Consumer goods titan Procter & Gamble (PG 1.61%) will post earnings results for its fiscal third quarter on April 26. Here's what investors need to know heading into the announcement.
P&G's sales gains have been disappointing over the past two fiscal years, but 2017 is looking much brighter. Following last year's 1% uptick, organic sales came in ahead of management's expectations in each of the first two quarters of this year, rising by 3% in fiscal Q1 and by 2% in Q2.
Better still, the latest gains have been driven by a healthy mix of volume growth and higher pricing, which implies that the company may finally be on the verge of ending a disappointing two-year market-share slide. In fact, CEO David Taylor and his executive team recently had enough confidence in the business that they boosted their full-year growth outlook to 2.5% from 2%, which would put P&G ahead of rival Kimberly-Clark and its projected 2% increase.
Drilling deeper into the results, investors will be looking for evidence that the company has ended market-share losses in key brands like Gillette with help from increased marketing, aggressive sampling programs, and stepped-up innovation.
Cost cuts aren't a long-term solution to slumping sales, but they can be a powerful strategic tool that simplifies the business while leaving room for investments in attractive growth opportunities. That's the path P&G has been trying to navigate lately as it sliced billions of dollars out of its expense infrastructure, removed 100 less-profitable brands from the portfolio, and reduced its manufacturing footprint.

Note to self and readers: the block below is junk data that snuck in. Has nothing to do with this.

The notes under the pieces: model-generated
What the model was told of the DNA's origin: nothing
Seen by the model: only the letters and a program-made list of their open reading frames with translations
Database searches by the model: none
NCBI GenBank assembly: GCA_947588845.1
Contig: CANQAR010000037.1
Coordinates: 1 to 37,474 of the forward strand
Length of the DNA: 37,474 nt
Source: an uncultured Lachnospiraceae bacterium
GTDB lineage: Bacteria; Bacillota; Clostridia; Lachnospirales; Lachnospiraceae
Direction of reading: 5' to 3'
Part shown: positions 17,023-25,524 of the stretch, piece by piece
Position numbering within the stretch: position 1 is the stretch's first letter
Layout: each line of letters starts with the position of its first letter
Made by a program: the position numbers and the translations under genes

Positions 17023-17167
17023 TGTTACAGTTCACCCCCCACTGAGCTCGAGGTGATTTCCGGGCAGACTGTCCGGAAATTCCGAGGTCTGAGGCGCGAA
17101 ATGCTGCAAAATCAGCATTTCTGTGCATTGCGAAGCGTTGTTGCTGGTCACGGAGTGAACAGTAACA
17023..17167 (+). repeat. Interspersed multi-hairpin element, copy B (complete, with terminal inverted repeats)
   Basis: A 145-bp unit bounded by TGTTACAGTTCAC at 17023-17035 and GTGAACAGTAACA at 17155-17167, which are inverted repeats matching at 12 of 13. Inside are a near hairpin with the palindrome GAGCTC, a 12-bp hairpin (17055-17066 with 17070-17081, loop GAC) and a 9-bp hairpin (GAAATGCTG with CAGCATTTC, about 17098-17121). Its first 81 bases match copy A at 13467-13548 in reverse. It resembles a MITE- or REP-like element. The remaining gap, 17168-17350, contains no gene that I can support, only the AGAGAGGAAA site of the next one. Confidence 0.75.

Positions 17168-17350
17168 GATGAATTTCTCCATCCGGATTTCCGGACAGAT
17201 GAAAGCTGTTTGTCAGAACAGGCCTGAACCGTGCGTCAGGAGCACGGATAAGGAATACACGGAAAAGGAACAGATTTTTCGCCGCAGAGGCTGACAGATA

The results so far have been encouraging. Core gross margin jumped 1.2 percentage points higher last quarter thanks mainly to progress in the company's $10 billion cost-cutting program.
Executives see plenty of room for additional slices ahead that ideally will keep P&G near the top of its industry in terms of profitability. Just as important, this fiscal year is the first one in which Taylor and his team are managing the slimmed-down portfolio that they want -- one that they believe will produce a full percentage point of higher profitability than in the past. Thus, shareholders will be watching for evidence of improving gross and operating profit margins this week.
One of the biggest benefits of P&G's decision to transform into a smaller, more profitable enterprise is that it is funding one of the stock market's most generous cash-return programs. The company is on track to send $22 billion to shareholders just this fiscal year.
Sure, most of those returns are coming in the form of stock repurchases, and so it will take time before investors know for sure whether they were smart uses of capital. Yet the improved cash position has also produced stepped-up dividend growth. P&G earlier this month announced a 3% increase to its payout -- its 61st straight -- to mark a solid acceleration over last year's tiny 1% raise.
This week, management will likely comment on the rationale behind the aggressive dividend boost in the context of a capital return program that should send $70 billion to shareholders in the four fiscal years ending in 2019.
Of course, big cash returns over the next few years won't mean much to investors if the company hasn't also returned to market-beating sales growth. The first half of fiscal 2017 marked a small step in that direction, and shareholders will soon learn whether that encouraging momentum held up into the back half of the year.